Walk around your home and, if you need to, write down all the appliances that fall into this category. Some homes will have several, while others may only have one. However, in these modern times, it’s highly unlikely that you won’t have at least one appliance or spot in your home that puts you at risk for CO poisoning, so make sure you take the time to investigate.
2. Purchase and Install Carbon Monoxide Detectors
Installing a battery-operated carbon monoxide detector is the best way to prevent carbon monoxide leaks. Similar to a smoke detector, these detectors are designed to measure the levels of CO in your home and alert you if they are too high. Where should you install a CO detector? The best option is to install a CO detector in every major area of your home — your kitchen, living room and bedrooms. It’s especially important to install CO detectors close to any of the appliances you identified as fuel burning.
While installing several CO detectors is ideal, we realize your budget may not allow for you to purchase and install that many all at one time. If you need to spread them out, start by installing one near the bedrooms in your home. That way, your family will hear the alarm if it goes off and have time to leave the house. If you’re able, add additional detectors in the other major areas listed above.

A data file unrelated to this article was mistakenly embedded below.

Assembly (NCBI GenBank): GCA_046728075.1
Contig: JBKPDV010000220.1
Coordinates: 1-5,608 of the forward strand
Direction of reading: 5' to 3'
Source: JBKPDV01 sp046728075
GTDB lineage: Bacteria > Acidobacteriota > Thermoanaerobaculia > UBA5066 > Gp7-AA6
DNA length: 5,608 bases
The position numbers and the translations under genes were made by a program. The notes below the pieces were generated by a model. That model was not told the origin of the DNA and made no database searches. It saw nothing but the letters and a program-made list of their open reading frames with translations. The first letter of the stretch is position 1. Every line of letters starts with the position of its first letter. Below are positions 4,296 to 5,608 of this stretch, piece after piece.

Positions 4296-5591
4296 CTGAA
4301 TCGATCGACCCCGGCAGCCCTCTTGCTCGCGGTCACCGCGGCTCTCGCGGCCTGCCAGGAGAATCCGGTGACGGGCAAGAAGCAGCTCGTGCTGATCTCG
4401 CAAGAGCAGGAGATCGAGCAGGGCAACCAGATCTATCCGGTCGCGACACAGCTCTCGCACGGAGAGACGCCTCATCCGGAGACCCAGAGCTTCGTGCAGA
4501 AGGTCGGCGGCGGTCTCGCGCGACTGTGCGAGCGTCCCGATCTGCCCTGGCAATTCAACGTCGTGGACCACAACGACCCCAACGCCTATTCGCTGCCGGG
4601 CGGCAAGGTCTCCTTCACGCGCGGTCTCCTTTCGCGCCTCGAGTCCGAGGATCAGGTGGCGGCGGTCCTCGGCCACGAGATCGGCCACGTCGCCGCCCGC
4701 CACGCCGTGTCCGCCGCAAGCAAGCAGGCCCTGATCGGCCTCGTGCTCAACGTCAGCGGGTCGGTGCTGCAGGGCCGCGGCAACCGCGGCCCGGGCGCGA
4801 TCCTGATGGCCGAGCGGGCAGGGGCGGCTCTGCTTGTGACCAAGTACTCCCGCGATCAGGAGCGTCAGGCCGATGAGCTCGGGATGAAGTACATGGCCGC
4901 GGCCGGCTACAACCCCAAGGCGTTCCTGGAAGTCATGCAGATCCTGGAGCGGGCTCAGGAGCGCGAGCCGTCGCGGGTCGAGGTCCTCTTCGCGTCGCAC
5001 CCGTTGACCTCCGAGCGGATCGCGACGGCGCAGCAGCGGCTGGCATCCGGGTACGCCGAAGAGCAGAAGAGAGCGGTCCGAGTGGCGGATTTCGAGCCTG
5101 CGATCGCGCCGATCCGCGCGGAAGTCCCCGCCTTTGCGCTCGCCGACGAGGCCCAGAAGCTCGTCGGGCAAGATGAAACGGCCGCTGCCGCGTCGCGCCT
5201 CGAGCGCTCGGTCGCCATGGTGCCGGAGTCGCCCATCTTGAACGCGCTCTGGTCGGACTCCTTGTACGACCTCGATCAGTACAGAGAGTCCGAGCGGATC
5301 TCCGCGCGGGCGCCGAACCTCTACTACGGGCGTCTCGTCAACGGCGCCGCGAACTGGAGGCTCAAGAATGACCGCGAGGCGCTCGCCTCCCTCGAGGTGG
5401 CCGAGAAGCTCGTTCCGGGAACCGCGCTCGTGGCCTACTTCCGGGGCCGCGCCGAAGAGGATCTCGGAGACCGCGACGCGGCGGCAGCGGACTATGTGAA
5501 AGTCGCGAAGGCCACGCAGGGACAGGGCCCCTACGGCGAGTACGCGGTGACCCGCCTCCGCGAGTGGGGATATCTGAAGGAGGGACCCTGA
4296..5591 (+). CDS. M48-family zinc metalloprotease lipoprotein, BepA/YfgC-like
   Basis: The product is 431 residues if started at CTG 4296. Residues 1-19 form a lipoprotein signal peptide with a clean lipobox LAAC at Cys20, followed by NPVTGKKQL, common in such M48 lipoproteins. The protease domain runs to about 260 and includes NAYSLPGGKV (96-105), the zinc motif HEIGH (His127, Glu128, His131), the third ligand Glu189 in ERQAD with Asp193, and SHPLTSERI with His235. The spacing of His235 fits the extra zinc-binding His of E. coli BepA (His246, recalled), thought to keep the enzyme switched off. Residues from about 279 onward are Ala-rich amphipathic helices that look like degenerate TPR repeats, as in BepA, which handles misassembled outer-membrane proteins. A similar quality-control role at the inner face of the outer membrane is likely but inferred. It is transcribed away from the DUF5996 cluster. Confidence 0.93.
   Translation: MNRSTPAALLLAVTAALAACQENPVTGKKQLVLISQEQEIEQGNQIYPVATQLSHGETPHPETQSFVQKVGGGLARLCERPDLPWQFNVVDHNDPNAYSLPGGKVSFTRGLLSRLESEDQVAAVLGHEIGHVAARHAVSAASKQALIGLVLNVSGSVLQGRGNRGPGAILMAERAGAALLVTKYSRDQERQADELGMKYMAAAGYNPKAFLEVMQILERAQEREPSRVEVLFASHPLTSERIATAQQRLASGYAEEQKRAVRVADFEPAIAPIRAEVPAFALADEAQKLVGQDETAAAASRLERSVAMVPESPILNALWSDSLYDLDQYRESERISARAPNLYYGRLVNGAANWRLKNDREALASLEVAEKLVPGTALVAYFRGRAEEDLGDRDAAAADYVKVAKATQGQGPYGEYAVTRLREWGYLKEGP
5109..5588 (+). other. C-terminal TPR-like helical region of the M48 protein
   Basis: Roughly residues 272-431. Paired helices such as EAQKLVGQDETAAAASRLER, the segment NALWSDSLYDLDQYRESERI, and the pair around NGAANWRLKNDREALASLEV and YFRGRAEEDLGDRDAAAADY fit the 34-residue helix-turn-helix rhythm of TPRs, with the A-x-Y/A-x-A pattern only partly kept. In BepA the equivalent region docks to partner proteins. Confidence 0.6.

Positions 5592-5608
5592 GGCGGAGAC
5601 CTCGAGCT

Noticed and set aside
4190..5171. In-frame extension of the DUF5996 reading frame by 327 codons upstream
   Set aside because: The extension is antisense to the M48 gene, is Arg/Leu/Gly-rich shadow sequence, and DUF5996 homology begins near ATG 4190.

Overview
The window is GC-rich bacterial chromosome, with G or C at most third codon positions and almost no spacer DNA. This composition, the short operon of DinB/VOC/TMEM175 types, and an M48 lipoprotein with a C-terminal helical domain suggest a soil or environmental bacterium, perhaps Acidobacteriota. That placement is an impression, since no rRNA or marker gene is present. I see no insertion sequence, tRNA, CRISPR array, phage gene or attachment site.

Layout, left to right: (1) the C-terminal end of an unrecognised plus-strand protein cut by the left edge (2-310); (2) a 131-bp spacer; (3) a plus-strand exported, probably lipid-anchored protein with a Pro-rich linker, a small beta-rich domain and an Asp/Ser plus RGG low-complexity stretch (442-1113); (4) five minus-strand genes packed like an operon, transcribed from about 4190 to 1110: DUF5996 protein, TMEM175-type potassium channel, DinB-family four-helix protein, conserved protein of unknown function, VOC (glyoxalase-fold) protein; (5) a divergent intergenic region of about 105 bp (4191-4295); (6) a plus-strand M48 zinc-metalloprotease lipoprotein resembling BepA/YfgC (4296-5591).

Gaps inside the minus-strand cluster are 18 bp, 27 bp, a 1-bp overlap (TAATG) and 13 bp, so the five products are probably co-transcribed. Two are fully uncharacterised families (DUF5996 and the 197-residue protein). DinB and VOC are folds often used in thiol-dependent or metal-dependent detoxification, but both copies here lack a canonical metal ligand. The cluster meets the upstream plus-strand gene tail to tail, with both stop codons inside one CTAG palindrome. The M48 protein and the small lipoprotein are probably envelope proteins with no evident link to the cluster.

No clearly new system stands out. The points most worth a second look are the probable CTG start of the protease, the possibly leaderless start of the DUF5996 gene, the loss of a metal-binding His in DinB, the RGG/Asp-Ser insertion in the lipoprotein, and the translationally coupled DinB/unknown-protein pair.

3. Regularly Check Carbon Monoxide Detectors
Once you’ve installed carbon monoxide detectors, it’s essential to maintain them. If they aren’t working, they can’t protect you and your family. A good rule of thumb is to replace the batteries in your CO detectors during daylight savings changes in March and November. By having this regular reminder, you don’t have to rely on your memory or a to-do list to keep these in proper working order.
Carbon monoxide detectors are long-lasting, but they don’t last forever. Plan to replace the entire unit every five years to ensure your home and your family are always adequately protected.
4. Service Fuel-Burning Appliances Regularly
Water heaters, heating systems, gas cooking ranges, gas fireplaces and any other appliances that burn oil, gas or coal should be serviced every year to prevent a break or malfunction that could result in a CO leak. It can be tempting to put off preventative maintenance or assume that it’s fine if it’s working, but neglecting these appliances can result in broken pipes or vents that leak CO into your home.
5. Make Sure Appliances Have Proper Ventilation
Ensure that your gas appliances are properly ventilated. Hire a professional to install them if you can or, at the very least, have them inspected and correct any problems with the ventilation system to prevent CO leaks.
6. Schedule Regular Chimney Inspections